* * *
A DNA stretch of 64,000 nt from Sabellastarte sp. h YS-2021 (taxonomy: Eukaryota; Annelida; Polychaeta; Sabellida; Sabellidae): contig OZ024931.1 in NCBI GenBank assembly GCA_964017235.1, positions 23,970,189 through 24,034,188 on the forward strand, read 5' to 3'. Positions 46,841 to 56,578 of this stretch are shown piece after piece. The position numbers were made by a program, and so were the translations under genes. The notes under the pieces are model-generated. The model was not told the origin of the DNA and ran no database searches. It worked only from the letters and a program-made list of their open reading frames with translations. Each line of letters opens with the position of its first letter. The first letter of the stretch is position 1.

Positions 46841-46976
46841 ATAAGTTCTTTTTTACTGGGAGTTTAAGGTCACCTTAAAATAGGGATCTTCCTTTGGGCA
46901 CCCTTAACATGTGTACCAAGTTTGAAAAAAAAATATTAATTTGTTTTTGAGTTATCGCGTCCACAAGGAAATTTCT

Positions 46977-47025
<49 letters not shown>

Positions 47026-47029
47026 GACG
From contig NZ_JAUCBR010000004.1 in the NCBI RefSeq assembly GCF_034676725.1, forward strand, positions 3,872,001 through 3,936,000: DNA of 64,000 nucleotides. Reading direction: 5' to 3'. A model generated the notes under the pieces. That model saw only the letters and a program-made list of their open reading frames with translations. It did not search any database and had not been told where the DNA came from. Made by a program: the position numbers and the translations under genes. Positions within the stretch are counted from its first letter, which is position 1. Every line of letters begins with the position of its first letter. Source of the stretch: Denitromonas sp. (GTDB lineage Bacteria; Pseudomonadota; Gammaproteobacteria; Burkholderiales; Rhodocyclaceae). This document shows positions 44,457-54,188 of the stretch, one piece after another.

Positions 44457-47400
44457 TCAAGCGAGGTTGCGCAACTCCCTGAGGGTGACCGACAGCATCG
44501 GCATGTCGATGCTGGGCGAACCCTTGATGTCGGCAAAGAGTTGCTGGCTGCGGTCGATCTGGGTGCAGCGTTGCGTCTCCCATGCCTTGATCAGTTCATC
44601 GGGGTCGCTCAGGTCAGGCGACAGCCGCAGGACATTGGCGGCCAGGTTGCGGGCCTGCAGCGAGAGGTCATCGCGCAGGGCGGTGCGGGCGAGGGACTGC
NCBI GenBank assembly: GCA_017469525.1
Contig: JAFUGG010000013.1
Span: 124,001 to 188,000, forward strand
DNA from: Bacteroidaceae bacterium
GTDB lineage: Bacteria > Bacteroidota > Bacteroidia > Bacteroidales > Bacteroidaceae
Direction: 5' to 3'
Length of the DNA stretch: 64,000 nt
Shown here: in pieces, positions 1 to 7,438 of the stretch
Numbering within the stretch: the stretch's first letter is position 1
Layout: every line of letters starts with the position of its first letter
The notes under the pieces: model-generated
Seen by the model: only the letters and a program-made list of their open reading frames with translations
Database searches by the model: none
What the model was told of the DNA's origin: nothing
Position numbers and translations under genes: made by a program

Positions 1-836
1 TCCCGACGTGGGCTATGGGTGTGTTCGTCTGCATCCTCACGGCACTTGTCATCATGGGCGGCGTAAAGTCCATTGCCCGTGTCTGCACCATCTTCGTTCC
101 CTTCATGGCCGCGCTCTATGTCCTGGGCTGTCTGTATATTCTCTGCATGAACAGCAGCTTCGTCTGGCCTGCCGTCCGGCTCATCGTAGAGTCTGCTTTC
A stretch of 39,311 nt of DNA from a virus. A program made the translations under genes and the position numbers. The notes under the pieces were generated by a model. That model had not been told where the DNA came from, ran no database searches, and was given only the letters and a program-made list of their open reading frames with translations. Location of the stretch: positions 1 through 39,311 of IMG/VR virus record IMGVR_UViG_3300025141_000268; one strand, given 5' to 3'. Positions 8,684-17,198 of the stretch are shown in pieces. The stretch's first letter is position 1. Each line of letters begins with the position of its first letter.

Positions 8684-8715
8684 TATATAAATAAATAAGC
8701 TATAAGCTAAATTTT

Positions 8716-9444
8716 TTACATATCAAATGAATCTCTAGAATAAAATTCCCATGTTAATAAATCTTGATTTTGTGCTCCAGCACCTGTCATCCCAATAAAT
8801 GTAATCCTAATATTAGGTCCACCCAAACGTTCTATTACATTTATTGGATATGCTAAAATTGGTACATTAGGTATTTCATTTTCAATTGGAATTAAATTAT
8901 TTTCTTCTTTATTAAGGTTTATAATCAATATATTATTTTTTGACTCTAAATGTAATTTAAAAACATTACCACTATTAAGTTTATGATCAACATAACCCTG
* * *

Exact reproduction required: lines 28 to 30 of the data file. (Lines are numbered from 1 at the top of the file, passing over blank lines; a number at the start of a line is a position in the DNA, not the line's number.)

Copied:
Position numbers and translations under genes: made by a program

Positions 1-836
1 TCCCGACGTGGGCTATGGGTGTGTTCGTCTGCATCCTCACGGCACTTGTCATCATGGGCGGCGTAAAGTCCATTGCCCGTGTCTGCACCATCTTCGTTCC